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One-to-One: Lessons Learned :: 9/7/2006

T.H.E. Focus

T.H.E. Focus

September 7, 2006

One-to-One: Lessons Learned

In a previous article, “One-to-One: Shifting Perspectives,” published August 24, 2006, I described some of the challenges faced by trainers and trainees alike when implementing a one-to-one (one computer to one student) program, such as Michigan’s Freedom to Learn (FTL) program. In this article, I’ll focus on some of the lessons those same people have learned in the years they’ve been administering the program.

The first lesson is basic to implementing virtually any program that’s unfamiliar to the school community, and Sarah Harless—FTL “Supercoach,” Assistant to the Principal/Title I Director, and Elementary Title I teacher of sixth-grade Language Arts in Manistee, Michigan—sums it up as well as anyone: “You need to have everyone on board—your parents, your staff, your community, your students.” To that end, Harless helped to facilitate meetings in which she and the other trainers not only described the laptops to parents but also let the parents use them. Figuring that it’d be much easier to get buy-in if parents understood what their children would be doing, and that it’d be much easier for parents to understand what their children would be doing if they could do it themselves, the trainers employed what good teachers do all the time: They modeled. They got their buy-in.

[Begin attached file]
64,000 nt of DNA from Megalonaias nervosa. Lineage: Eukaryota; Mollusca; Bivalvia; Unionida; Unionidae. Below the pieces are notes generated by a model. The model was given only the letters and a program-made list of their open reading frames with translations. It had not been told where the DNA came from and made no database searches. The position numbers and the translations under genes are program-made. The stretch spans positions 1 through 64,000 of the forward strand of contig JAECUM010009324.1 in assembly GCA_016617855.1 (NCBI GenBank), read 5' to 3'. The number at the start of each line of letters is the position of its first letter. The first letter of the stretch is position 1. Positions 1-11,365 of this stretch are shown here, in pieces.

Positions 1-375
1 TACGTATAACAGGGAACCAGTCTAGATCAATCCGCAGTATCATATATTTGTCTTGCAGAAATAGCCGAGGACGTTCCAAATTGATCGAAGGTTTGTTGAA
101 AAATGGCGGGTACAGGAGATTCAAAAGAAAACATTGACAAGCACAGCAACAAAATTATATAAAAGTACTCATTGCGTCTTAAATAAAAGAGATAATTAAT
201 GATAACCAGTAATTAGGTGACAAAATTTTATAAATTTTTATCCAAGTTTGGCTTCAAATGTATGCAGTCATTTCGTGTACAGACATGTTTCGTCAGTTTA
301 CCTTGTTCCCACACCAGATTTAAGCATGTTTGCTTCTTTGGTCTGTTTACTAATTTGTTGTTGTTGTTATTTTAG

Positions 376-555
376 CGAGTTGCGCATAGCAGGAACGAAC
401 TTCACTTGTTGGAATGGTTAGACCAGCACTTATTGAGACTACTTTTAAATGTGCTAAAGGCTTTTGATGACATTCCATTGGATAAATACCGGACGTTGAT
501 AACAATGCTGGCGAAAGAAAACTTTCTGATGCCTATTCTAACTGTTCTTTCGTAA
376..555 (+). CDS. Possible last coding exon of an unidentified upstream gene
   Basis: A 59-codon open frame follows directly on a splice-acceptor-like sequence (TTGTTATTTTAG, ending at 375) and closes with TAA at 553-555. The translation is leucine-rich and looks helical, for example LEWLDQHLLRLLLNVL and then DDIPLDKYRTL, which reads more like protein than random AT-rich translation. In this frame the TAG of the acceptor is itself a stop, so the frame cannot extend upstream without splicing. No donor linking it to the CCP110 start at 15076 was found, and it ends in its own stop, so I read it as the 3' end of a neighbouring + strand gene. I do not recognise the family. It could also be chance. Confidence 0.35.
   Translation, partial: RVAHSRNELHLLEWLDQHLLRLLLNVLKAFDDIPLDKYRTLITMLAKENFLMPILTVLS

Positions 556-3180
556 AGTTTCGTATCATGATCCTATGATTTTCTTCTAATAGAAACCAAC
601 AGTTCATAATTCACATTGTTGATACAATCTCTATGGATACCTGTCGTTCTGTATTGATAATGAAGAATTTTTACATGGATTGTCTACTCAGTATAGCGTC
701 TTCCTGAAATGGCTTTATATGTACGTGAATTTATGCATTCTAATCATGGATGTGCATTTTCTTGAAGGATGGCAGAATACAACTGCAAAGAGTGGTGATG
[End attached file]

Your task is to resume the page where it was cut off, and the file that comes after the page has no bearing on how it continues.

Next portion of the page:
But what about before you even get to the stage of “selling the program” to the community? What do you need to get it off the ground? No one knows how to do that better than Leslie Wilson, FTL’s Director of Professional and Curriculum Development. To Wilson, you need a shared vision (“so the people implementing it know why they’re doing it”) , courageous leadership (“ to ensure that the vision is moving forward”) , and a team approach. At the beginning of the FTL program, several years ago, Wilson felt that some team members were more concerned with the technology than with the curriculum goals. The team didn’t gel until everyone eventually acknowledged the overriding goal of providing opportunities for students to achieve, and then set tangible benchmarks for assessing that goal.